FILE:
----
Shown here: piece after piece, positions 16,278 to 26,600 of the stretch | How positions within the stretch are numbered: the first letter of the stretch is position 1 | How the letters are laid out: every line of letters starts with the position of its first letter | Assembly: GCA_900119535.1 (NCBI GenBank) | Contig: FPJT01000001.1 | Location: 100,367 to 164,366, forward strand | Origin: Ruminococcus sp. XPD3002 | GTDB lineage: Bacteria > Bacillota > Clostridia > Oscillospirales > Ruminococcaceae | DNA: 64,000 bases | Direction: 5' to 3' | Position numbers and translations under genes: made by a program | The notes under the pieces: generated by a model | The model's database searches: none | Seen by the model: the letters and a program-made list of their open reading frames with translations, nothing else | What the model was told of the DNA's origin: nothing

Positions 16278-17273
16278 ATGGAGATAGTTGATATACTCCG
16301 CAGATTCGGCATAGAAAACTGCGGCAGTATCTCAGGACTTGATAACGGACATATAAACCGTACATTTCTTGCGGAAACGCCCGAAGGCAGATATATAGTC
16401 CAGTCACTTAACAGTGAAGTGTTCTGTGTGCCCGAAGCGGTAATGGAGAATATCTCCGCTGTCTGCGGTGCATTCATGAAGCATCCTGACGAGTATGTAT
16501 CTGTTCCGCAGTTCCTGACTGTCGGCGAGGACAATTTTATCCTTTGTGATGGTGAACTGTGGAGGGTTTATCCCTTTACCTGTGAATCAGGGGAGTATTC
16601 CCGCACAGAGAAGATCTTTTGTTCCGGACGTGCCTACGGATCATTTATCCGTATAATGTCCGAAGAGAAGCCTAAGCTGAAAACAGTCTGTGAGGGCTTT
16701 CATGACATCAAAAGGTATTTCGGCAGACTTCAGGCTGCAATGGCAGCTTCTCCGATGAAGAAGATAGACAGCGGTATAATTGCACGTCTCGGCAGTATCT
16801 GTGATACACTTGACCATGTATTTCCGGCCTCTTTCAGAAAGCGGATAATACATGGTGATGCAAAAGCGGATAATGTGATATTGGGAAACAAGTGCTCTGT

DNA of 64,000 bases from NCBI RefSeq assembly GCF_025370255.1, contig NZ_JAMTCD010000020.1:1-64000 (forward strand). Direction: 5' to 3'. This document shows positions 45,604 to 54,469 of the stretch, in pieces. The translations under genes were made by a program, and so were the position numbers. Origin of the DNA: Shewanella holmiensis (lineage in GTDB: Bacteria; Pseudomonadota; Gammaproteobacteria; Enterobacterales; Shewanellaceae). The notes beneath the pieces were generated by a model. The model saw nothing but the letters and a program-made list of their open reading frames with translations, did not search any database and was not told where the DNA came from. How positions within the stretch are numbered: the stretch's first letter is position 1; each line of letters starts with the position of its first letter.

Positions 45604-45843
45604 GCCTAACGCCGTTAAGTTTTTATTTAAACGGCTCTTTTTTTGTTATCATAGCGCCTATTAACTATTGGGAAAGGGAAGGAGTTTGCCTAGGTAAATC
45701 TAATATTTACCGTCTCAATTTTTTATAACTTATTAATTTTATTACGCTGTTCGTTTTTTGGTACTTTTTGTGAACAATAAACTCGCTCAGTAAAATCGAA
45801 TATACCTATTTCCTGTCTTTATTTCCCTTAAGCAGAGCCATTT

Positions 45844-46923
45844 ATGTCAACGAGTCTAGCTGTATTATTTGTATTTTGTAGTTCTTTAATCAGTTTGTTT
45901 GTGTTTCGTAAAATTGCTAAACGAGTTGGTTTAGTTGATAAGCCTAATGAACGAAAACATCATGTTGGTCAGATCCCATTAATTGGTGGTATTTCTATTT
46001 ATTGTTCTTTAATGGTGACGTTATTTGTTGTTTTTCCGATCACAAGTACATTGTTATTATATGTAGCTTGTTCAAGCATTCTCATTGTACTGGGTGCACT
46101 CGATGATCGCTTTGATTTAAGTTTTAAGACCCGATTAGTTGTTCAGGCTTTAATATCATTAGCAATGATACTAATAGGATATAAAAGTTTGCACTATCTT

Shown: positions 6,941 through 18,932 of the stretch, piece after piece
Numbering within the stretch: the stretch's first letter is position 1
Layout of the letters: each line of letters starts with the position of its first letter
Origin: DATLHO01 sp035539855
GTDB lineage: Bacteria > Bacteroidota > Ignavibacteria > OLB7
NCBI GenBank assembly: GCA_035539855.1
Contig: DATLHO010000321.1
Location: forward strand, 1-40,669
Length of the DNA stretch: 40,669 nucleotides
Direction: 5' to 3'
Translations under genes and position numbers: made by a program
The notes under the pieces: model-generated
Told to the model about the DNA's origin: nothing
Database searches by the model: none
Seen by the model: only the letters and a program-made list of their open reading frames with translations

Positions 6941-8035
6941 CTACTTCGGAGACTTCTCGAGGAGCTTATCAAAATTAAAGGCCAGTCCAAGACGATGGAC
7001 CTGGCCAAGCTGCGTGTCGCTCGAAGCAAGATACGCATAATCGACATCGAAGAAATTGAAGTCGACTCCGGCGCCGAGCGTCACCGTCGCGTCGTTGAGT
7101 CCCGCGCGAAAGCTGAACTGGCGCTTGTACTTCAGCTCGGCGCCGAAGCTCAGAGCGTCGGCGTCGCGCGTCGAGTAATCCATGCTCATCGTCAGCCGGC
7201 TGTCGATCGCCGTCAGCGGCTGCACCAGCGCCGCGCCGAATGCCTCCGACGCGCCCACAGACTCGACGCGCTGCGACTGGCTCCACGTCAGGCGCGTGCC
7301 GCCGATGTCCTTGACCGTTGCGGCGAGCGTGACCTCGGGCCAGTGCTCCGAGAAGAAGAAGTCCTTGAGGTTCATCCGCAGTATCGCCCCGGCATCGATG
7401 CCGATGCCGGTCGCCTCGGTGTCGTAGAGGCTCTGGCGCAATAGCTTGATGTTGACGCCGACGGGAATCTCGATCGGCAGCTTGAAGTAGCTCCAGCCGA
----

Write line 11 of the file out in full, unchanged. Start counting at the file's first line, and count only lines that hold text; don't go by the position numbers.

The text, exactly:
Positions 45604-45843